BTiQ: When is it a good time to switch from a local or regional approach to a global one, or the other way round?
MW: Mergers and acquisitions usually trigger an evaluation of operating procedures and economies of scale whilst consolidating areas of the business. Sometimes this benefits travellers who get new tools and support, but usually it’s about the controlling company gaining greater visibility and influence, which should be handled sensitively. Having a supportive travel partner involved who understands these goals and values can help ease this transition.
We also see many companies evaluating how they can manage travel on an international scale when they grow rapidly, opening offices in new countries, with a core group of senior executives travelling until all of sudden, they have 200 people in the air every week.
When a company is growing this fast, travel management can be an afterthought, but a proactive agency will give the client options to help ease the growing pains. When you have countries doing small amounts of travel, but you know it’s going to grow, you might decide to take a hub approach, with those offices using your existing partner until it makes sense to add local travel teams, account managers and other support staff. If you’ve picked a flexible and responsive enough TMC, this is much easier.
BTiQ: When do local or international deals with suppliers work best? What are the options?
MW: There are three real options here for any sizeable travel programme for negotiating with airlines; Utilise your TMC’s deals, negotiate directly with carriers on particular routes, or try to work with the airline alliances. I say “try” to work with the alliances because although you will get a single point of contact, it’s still the individual airlines pricing their deals 95% of the time.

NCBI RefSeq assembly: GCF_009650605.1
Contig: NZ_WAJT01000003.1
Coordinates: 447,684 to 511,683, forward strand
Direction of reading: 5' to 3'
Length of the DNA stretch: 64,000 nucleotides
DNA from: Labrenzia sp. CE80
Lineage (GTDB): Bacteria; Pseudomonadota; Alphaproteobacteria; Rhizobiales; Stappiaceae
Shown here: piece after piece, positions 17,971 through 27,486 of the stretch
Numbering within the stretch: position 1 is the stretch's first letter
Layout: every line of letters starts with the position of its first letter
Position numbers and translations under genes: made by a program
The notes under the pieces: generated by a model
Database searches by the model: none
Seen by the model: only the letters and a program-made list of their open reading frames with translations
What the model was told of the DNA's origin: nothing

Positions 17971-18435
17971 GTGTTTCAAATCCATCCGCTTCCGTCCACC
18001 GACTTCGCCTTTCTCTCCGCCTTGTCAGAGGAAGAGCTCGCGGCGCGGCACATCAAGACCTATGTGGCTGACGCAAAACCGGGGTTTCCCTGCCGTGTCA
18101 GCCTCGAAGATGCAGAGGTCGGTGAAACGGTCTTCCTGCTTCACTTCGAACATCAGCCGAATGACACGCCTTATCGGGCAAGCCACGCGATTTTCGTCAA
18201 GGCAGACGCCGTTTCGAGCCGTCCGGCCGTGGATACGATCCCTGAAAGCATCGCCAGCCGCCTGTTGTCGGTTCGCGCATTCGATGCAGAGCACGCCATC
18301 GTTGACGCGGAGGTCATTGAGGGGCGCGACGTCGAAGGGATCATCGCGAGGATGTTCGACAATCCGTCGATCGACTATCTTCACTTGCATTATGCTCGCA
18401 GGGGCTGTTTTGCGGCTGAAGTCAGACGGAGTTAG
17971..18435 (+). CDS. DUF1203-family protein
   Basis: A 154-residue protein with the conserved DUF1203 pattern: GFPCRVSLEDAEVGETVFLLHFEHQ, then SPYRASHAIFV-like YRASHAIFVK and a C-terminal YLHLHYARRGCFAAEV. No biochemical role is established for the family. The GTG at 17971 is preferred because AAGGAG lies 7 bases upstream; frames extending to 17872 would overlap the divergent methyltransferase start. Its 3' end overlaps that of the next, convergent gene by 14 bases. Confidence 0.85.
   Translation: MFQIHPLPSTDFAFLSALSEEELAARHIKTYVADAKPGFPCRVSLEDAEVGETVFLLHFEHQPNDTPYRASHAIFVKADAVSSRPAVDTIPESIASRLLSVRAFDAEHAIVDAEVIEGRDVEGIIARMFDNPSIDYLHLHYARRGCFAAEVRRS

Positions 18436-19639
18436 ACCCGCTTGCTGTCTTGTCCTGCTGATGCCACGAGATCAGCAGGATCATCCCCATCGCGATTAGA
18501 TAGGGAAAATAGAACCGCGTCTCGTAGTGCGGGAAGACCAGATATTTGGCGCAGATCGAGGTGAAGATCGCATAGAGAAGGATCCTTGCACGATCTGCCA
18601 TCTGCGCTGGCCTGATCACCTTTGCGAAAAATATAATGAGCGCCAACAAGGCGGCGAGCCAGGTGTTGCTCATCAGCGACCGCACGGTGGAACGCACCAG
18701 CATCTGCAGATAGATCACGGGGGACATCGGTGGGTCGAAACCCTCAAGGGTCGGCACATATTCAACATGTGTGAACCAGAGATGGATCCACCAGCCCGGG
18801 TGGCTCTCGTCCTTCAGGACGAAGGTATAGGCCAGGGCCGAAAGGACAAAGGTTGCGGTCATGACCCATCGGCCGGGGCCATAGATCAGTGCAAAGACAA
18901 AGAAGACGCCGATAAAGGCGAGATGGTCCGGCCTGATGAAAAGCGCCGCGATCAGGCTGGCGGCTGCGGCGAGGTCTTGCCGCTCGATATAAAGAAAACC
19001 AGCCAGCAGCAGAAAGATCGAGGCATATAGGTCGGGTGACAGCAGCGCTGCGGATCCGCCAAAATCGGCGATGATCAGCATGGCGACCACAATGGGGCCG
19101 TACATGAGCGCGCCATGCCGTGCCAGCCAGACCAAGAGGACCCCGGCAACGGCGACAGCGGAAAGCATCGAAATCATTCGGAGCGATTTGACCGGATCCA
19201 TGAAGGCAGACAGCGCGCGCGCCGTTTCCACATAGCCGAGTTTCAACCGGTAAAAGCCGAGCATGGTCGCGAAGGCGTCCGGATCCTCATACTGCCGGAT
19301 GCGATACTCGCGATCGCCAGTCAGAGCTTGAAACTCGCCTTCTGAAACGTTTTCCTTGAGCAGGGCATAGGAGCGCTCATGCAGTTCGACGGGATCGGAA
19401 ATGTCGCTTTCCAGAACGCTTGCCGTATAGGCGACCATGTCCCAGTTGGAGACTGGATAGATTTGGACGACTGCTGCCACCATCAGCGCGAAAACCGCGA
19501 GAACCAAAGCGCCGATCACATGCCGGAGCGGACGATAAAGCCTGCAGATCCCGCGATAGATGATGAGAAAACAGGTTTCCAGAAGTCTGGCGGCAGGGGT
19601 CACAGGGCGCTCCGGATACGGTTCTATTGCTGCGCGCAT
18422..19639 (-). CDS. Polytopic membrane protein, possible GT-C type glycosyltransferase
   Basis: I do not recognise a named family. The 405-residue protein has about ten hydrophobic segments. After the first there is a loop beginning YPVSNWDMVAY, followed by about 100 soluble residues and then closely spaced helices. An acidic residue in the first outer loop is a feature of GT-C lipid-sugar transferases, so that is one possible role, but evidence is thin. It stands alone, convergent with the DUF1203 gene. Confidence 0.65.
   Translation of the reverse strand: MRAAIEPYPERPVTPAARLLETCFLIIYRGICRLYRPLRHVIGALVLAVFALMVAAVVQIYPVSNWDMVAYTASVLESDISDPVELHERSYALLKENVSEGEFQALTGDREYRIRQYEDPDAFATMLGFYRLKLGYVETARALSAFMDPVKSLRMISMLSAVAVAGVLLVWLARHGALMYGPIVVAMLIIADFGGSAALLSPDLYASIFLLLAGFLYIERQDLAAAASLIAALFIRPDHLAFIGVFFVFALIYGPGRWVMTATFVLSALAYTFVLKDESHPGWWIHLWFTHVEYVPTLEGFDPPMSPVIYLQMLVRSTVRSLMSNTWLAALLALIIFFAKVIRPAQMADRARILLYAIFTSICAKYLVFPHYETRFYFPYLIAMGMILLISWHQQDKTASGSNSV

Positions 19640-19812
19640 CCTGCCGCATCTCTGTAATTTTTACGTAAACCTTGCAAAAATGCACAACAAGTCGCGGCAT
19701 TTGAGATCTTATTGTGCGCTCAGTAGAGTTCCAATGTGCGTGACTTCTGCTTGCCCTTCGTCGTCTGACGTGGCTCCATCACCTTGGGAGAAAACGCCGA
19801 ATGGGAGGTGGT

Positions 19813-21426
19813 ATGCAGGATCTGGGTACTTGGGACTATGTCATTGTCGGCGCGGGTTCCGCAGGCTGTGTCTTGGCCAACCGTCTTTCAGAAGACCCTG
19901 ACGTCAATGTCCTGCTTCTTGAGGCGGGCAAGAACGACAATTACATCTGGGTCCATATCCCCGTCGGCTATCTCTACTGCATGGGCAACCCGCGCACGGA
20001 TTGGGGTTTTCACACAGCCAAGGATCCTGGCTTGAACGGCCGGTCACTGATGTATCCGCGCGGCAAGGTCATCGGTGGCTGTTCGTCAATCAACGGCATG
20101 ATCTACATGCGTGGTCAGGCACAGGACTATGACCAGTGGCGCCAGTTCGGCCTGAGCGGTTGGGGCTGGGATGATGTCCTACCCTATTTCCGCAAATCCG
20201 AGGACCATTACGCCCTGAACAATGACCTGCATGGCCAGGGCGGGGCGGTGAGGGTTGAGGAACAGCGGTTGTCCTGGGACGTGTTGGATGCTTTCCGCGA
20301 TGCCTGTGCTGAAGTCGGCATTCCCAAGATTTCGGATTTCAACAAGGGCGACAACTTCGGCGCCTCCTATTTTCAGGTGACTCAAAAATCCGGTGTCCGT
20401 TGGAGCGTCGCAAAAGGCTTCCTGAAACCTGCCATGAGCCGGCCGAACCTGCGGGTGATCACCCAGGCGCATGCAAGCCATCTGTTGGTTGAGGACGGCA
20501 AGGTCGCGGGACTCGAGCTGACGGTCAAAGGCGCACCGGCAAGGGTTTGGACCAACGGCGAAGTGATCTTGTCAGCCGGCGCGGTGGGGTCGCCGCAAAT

Taking full advantage of your TMC’s deals should be the minimum you’re doing. If you have the travel spend to leverage your own deals, then this widens choice. Negotiate deals by route, then by market will benefit the whole company. You don’t want travellers missing out because their country wasn’t part of the deal as their office didn’t travel as much.
It’s important to remember that whoever negotiates the deal, it’s your company that owns those rates, and you can access them through any agency, you just need to give the airline permission to provide those fares through whichever channel you wish to use. A proactive TMC will assist in negotiations, or provide access to dedicated consultancy if the project is complex enough.
BTiQ: What would your top takeaways be for a travel buyer tasked with managing their programme across different markets?
MW: To summarise, I’d focus on the following:
- Establish internal understanding of your programme objectives, and communicate that regularly.
- Look at the bigger picture – how will any changes I make impact our company outside travel and outside my region?
- Think ahead – what used to work, and what works today, won’t necessarily work in the future.
- Evaluate from both a qualitative and quantitative point of view, numbers alone may hide the complete story.
- Culture is everything. If you want a strong marriage, pick a partner who shares your values.